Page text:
(Host) The Senate Government Operations Committee plans to hold public hearings throughout the state next month to gauge public support for a four-year term for governor. The proposal might be linked to a plan to implement a four-year term for lawmakers as well.
VPR’s Bob Kinzel reports.
(Kinzel) Will Vermont remain as one of just two states in the country that has a two-year term for governor ? That’s a key question facing lawmakers this session. It will take the adoption of a constitutional amendment to change the current system and the Legislature has an opportunity this session to take the first step in the amendment process.
In order to amend the Vermont Constitution, two separately elected Legislatures must approve the plan and then the proposal is placed before voters in a statewide referendum.
Senate Government Operations Chairman Bill Doyle has been a long time supporter of a four-year term for governor. Doyle is planning to hold public hearings throughout the state this winter to take public testimony on this issue.
Some lawmakers say they’ll only support a four-year term for governor if the amendment includes a four-year term for members of the Legislature. Doyle says this is an issue that needs to be resolved:
(Doyle) “I’d hesitate to predict what would come out of our committee and particularly when we haven’t even had any public hearings on the issues. So we’d like to have a fair and full debate – hear witnesses on both sides of the issue, hear people from all over the state, listen to their views and then come to a final determination.”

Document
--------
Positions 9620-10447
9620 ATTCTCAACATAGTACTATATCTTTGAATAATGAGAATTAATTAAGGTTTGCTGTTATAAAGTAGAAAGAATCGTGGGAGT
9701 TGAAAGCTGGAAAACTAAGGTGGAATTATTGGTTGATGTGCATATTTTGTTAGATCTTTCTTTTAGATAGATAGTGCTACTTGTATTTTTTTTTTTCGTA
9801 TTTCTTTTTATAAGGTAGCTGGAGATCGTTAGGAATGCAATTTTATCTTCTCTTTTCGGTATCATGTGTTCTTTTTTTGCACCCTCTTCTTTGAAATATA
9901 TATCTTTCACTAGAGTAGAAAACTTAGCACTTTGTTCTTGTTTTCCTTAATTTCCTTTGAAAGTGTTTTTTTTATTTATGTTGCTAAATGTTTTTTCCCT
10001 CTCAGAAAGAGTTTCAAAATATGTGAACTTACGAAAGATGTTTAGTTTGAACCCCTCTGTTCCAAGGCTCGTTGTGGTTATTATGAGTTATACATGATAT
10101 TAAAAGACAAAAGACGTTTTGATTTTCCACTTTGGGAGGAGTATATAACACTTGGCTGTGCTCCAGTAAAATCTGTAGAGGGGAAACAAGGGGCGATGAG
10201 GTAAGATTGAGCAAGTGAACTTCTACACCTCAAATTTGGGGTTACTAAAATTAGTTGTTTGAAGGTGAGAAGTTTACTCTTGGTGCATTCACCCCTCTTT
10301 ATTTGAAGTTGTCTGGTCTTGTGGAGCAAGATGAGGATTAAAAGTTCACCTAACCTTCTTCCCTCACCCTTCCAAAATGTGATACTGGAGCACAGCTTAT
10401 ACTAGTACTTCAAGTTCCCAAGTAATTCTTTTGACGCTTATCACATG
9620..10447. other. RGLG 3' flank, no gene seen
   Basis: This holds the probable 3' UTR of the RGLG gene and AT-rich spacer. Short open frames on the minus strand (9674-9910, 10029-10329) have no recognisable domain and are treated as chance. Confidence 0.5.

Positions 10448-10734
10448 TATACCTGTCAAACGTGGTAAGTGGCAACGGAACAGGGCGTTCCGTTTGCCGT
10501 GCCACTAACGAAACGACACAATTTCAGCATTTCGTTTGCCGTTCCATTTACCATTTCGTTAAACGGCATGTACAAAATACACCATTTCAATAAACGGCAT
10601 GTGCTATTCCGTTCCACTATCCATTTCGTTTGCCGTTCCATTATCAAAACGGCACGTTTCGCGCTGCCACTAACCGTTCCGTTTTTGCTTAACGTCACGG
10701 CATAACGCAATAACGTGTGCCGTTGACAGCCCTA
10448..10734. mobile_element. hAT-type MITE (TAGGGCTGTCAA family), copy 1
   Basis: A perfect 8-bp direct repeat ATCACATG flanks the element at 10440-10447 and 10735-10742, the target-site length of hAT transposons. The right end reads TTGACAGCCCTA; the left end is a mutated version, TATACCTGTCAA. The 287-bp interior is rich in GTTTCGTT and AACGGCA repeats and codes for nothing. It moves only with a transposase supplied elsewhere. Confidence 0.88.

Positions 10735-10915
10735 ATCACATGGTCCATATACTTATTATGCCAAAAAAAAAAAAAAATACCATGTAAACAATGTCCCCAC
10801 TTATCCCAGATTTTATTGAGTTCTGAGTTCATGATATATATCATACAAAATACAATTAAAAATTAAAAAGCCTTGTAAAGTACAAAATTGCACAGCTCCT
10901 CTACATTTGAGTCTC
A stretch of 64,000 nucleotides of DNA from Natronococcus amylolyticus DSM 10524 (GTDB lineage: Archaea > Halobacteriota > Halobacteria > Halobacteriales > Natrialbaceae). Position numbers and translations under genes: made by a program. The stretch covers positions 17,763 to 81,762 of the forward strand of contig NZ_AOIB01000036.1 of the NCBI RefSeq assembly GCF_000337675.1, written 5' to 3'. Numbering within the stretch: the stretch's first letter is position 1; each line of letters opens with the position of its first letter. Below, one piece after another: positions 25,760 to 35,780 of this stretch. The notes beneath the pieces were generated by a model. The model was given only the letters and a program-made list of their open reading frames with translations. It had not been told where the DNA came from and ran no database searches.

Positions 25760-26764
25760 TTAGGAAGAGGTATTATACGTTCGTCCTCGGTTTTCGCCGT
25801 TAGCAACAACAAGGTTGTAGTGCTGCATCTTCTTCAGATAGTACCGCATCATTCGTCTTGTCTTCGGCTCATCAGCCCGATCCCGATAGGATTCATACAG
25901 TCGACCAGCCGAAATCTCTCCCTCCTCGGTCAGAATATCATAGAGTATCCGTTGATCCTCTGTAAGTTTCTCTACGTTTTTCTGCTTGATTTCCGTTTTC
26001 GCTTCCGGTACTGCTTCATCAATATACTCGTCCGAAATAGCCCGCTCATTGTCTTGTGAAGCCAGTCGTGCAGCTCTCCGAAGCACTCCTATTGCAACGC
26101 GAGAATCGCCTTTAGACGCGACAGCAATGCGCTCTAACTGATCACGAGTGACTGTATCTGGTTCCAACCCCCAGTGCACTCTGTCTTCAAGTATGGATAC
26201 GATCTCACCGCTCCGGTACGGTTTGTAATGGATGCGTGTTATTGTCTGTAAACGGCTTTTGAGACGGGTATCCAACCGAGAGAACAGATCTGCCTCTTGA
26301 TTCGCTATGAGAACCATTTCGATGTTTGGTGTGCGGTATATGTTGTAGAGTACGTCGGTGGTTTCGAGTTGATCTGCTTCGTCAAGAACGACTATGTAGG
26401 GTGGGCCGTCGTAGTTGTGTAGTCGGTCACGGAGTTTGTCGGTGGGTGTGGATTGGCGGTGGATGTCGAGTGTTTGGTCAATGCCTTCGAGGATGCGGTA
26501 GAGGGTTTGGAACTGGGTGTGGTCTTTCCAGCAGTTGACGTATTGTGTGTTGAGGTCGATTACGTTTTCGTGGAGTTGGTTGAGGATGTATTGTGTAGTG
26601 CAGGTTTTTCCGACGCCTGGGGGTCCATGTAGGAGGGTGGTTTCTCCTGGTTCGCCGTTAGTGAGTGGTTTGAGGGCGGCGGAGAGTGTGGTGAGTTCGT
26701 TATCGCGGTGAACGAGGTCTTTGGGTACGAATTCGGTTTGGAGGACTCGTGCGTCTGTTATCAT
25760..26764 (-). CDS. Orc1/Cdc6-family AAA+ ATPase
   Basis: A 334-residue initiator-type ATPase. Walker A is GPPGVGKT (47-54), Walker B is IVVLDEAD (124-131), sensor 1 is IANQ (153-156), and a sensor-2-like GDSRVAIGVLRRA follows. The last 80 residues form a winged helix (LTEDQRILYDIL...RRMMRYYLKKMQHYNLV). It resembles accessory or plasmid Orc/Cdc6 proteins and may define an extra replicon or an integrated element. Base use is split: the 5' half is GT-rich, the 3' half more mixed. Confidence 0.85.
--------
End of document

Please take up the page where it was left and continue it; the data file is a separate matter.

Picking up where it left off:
(Kinzel) Chittenden County Senator Jim Condos, who serves as vice chairman of the committee, is supporting a constitutional amendment that includes a four-year term for the governor and all lawmakers:
(Condos) “I think we have to look at the terms of the Legislature though. Because if you put the governor in a four-year term, it puts him at a significant advantage over the Legislative branch, because we would all be at two-year terms at that point. And the governor would have free access to campaign on behalf of certain candidates because he doesn’t have to worry about his own campaign.”
(Kinzel) All proposed constitutional amendments must originate in the Senate and they cannot be changed in any way once they leave the Senate. In order to initially advance to the House, the amendment must be supported by at least 20 senators.
For Vermont Public Radio, I’m Bob Kinzel in Montpelier.